What It Really Takes To Look Like Victoria Beckham

According to Posh herself, it takes working out seven days a week. Kudos to her for being honest about how far she goes to get it. So many celebs claim they never diet or workout.

Beckham has also been honest about struggling with body obsession and an undiagnosed eating disorder. She confessed in her 2001 autobiography Learning To Fly that she was “completely obsessed. I mean, I even used to measure my thighs. It was so bizarre that all those years I had been desperately trying to get thin and nobody realized I was anorexic…”

Crystal Renn

Another body-confession recently in the news: Plus-size model Crystal Renn told Time magazine that after starving herself during her teen years, she’s left dieting completely in the dust. “
When it comes to food, I’ve been through such a deep, dark place with my body that I associate dieting and hating my body with extreme unhealth. …I do make sure that I eat as healthy as I can for energy purposes, but I no longer restrict my calorie intake to feel better about myself.”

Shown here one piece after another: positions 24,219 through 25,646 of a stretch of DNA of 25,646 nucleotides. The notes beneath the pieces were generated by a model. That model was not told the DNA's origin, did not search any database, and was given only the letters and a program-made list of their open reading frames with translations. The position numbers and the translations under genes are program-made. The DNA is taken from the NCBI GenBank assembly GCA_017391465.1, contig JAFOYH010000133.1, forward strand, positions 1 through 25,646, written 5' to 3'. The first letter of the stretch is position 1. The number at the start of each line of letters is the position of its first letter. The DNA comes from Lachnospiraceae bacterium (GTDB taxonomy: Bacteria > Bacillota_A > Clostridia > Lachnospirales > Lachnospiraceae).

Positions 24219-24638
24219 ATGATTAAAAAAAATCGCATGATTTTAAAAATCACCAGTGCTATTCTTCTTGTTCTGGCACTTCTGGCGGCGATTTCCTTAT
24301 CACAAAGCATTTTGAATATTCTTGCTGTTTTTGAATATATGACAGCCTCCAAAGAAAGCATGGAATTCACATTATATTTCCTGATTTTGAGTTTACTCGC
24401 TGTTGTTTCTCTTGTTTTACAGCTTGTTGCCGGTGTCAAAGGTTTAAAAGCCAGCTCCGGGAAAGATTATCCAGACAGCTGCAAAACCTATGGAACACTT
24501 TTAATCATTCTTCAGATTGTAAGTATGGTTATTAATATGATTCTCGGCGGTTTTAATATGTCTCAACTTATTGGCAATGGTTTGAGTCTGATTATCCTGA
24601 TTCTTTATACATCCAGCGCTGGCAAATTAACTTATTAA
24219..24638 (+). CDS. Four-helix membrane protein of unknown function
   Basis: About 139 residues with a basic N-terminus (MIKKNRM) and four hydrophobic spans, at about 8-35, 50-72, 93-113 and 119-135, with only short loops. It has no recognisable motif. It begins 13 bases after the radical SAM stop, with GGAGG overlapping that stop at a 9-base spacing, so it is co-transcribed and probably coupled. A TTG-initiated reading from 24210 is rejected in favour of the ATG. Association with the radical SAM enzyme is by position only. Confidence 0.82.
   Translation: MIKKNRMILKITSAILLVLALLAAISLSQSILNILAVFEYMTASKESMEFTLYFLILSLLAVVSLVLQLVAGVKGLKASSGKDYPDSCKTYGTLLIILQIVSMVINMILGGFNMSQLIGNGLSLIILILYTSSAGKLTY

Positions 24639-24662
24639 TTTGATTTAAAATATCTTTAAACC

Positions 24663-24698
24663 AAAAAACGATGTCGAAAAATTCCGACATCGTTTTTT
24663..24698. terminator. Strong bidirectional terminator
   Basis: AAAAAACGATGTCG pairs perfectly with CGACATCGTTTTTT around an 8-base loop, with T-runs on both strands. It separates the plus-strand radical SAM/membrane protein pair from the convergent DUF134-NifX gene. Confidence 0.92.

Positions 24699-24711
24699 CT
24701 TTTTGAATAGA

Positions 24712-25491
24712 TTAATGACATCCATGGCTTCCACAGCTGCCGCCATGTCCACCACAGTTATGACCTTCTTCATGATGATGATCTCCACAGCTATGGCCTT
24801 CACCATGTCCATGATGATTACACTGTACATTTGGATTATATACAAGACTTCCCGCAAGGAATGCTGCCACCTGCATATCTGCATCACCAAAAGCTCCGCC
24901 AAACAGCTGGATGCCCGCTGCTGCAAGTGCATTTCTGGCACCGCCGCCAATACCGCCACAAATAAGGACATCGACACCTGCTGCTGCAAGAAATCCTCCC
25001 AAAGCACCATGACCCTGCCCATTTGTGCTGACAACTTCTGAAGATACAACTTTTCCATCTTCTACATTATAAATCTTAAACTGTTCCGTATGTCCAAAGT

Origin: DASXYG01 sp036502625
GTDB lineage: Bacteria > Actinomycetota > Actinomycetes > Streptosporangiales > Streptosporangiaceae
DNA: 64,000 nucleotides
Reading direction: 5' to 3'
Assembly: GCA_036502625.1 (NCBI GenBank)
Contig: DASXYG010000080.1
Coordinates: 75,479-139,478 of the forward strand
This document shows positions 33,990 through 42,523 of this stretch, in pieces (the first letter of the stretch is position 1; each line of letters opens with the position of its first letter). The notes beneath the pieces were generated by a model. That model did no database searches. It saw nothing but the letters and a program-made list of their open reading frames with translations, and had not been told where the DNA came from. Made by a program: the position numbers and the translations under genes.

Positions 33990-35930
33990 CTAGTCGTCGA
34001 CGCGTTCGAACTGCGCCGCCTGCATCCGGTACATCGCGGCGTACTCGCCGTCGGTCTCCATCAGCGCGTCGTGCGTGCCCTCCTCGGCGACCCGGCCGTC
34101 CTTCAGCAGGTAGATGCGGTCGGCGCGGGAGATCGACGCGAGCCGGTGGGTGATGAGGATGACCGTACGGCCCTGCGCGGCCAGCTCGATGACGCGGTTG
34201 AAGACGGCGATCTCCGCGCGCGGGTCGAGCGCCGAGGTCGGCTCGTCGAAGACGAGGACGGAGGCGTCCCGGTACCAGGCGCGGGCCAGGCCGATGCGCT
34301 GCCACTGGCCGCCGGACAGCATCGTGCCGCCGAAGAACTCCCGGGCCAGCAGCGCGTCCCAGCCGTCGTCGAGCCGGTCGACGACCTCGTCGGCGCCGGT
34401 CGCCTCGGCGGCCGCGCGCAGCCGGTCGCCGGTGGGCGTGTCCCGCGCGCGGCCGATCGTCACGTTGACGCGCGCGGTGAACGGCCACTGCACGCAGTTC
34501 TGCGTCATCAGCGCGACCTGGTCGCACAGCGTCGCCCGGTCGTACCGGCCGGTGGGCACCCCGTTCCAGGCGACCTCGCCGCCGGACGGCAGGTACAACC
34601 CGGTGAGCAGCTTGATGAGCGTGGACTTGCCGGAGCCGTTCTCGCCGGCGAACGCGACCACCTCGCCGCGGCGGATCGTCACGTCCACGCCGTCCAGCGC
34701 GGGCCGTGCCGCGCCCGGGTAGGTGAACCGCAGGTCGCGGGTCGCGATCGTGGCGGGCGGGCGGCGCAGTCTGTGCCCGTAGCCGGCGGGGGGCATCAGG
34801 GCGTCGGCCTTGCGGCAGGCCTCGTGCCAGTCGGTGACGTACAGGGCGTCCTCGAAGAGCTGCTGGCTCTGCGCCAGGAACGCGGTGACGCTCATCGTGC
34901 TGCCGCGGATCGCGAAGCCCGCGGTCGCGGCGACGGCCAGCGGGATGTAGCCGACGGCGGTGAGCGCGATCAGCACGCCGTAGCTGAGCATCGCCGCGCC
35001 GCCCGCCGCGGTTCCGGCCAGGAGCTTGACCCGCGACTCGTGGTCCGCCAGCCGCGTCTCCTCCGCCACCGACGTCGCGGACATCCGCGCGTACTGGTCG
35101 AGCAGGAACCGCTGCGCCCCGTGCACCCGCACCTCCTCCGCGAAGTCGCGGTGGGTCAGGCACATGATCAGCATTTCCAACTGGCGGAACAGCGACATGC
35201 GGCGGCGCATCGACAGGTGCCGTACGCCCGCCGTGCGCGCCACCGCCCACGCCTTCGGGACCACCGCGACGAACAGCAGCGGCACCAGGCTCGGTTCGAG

My point is this: A young woman should never hold a model or actress up as an example of what she herself should look like. When it comes to food and body struggles, stars are truly just like us.

Have you ever looked at a celebrity and wished you could look like her? I suppose I don’t even have to ask, but I will: Do you feel like that was  constructive or destructive to your self-esteem?

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[via Jezebel, via @TeenVoices]

2 Responses to What It Really Takes To Look Like Victoria Beckham

  1. Trish says:

    I actually bought Crystal Renn’s autobiography, “Hungry”. I admire and adore her, and even though she’s a year younger than me, she’s years ahead of me in maturity and self-acceptance. As I struggle with how I view my own body, Crystal Renn has given me the belief that one day I can be as comfortable in my own skin as she is.

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Sunny Sea Gold

About the Author

Sunny Sea Gold is a media-savvy advocate and commentator specializing in binge eating disorder, cultural obsessions around food and weight, and raising children who have a healthy body image.